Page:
2.3. Radio Selection
Radio selection was the original way to find AGN. It is very powerful, since almost all luminous radio sources are AGN in our definition of radiating supermassive black holes - the only contamination is at lower luminosities, where there can be significant radio emission from rapidly star-forming regions. Thus, for most luminous objects, mere detection in the radio indicates the presence of an AGN. Radio surveys are also rather sensitive, and the positions are extremely accurate. The morphological information is also important, since all radio sources showing double-lobe or jet-like structures are AGN.
However, radio surveys are very incomplete, since less than 10% of AGN have luminous radio emission (White et al. 2000), the ratio of bolometric luminosity to radio luminosity varies by a factor of 105, and the fraction of the total energy radiated in the radio is small. While it is true that most "radio-quiet" AGN have some radio emission, the relative intensity is very low, making searches for these objects in the radio very difficult. Even the early radio samples found objects with a wide range of optical properties and a wide redshift distribution. The absence of a correlation of radio flux with redshift indicated a broad luminosity function.
It was noted in the 1960s that a significant fraction of the radio sources did not have broad lines or had no lines at all and that their optical colors were not unusual (Kristian, Sandage, & Katem 1974). To quote from Ulrich (1971), "Comparison of the optical and radio properties of nuclei of galaxies shows that galaxies with compact nuclear radio sources are more likely to have optical spectra with emission lines than are galaxies without central radio sources", thereby indicating the relative rareness of broad or strong lines in radio-selected AGN. This has been quantified recently in a combined study of the 2dF survey with a southern radio survey (Sadler et al. 2002; Magliocchetti et al. 2002), as well as in SDSS and FIRST (Faint Images of the Radio Sky at Twenty-cm) data (Ivezic et al. 2002). In these data, over 60% of nearby radio galaxies show no evidence for strong emission lines of any width, and their optical continua show weak or no evidence for non-thermal activity. This is also true at higher redshifts, where the radio sources are not even found to be X-ray sources (Cowie et al. 2004a). In the SDSS data, only 10% of the optical counterparts of radio sources show evidence for strong AGN-like emission lines. However, in several of the nearby objects for which no obvious nucleus or broad lines exist in ground-based data, HST imaging finds evidence for weak non-thermal continua (Chiaberge et al. 2003). In fact, the absence of strong lines in the radio galaxies made optical spectral identification so hard that it required more than 30 years to completely identify the first radio catalog (Spinrad et al. 1985). It is quite interesting that the vast majority of radio AGN would never be selected by optical techniques. This was the first indication that different selection techniques tend to find different objects. To rephrase this, while only 10% of optically-selected AGN are "radio loud", less than 30% of radio-selected AGN are "optically loud".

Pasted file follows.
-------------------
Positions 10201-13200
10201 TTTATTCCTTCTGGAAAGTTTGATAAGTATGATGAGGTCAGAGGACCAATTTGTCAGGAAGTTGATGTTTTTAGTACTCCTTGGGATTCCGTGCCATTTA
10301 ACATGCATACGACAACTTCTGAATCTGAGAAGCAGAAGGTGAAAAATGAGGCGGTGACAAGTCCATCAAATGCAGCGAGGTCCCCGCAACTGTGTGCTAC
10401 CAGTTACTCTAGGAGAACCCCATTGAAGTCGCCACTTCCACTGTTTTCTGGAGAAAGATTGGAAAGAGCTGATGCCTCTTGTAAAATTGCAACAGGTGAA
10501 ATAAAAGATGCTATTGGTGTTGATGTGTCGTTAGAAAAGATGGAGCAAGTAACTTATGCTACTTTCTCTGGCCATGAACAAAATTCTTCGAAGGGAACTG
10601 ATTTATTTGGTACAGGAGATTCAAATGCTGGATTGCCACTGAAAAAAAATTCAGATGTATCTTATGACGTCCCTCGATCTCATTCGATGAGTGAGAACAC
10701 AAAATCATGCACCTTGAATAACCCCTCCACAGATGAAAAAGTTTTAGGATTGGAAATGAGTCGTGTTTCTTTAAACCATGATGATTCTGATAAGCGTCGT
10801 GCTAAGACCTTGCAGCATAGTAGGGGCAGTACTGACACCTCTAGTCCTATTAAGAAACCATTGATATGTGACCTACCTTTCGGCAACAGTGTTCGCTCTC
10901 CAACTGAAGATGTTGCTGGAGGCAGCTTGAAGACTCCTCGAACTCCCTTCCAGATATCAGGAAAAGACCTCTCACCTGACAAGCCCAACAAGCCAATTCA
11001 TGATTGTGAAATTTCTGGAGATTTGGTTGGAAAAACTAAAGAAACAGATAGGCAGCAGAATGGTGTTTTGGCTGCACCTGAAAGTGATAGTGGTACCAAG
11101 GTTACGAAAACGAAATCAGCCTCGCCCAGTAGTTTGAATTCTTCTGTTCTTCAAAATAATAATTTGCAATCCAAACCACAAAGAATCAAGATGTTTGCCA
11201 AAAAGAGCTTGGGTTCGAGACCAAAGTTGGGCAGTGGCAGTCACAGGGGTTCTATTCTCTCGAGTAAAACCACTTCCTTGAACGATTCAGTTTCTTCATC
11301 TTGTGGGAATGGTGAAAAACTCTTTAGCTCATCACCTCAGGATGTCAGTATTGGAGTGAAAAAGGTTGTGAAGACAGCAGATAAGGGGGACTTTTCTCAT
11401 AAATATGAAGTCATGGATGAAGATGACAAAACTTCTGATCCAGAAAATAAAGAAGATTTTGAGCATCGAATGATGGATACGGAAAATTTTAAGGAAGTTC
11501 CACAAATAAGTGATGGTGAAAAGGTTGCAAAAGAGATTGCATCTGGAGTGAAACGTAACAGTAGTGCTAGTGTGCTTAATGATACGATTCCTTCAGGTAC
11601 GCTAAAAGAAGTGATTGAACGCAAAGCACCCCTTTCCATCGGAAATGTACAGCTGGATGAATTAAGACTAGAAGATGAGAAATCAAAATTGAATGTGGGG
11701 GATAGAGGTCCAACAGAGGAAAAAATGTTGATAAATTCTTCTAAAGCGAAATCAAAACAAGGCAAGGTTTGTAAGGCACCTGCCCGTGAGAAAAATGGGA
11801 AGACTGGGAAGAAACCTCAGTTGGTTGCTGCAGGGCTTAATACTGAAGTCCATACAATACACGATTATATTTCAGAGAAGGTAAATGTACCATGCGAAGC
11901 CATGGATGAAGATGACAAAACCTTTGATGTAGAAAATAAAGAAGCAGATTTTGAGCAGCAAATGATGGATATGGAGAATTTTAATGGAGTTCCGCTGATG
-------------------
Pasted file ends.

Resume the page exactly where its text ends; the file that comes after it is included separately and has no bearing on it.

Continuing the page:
The "radio" colors of AGN allow discrimination against other sources of radio emission for luminous objects. Almost all flat-spectrum, compact radio sources are AGN. In addition, the strong correlation of mid-IR with radio flux found for star-forming galaxies allows the detection of AGN by exclusion, if one also has IR data (Yun, Reddy, & Condon 2001). That is, the objects with low IR-to-radio luminosity ratios are almost all AGN (Condon, Anderson, & Broderick 1995), and those objects that lie in a narrow range of high IR-to-radio luminosity ratios are starbursts (or radio-quiet AGN). This technique has been used to show that many of the objects thought to be starbursts in the ROSAT All-Sky Survey data were really previously uncataloged AGN (Condon et al. 1998). However, inspection of a large sample of X-ray-selected objects (the most famous of which is NGC1068) shows many of them with "star formation" IR-to-radio ratios, indicating that most of the IR and radio luminosities are not AGN related. It thus requires a good deal of care (Miller & Owen 2001) to select the AGN, which tend to have lower relative far-IR-to-radio luminosities and larger scatter in the correlation than those seen for star-forming galaxies.
In an unbiased survey of radio-selected objects using the SDSS (Ivezic et al. 2002), the number of starburst galaxies outnumbers those objects with AGN-like optical spectra by 5:2, and the number of objects without any unusual optical properties dominate the optically-active AGN by 12:1. It thus seems that deep radio surveys have a large contamination factor from non-AGN populations but discover lots of AGN that would not be selected with classical optical criteria.
Most radio data have fairly accurate positions (better than 45" for the largest radio survey, the NRAO VLA Sky Survey or NVSS, and better than 7" for the most sensitive large solid angle survey, FIRST), allowing counterparts in other wavelength bands to be readily identified. However, only ~ 8% of optically-selected AGN (Ivezic et al. 2002) are radio "loud" and selectable in radio surveys.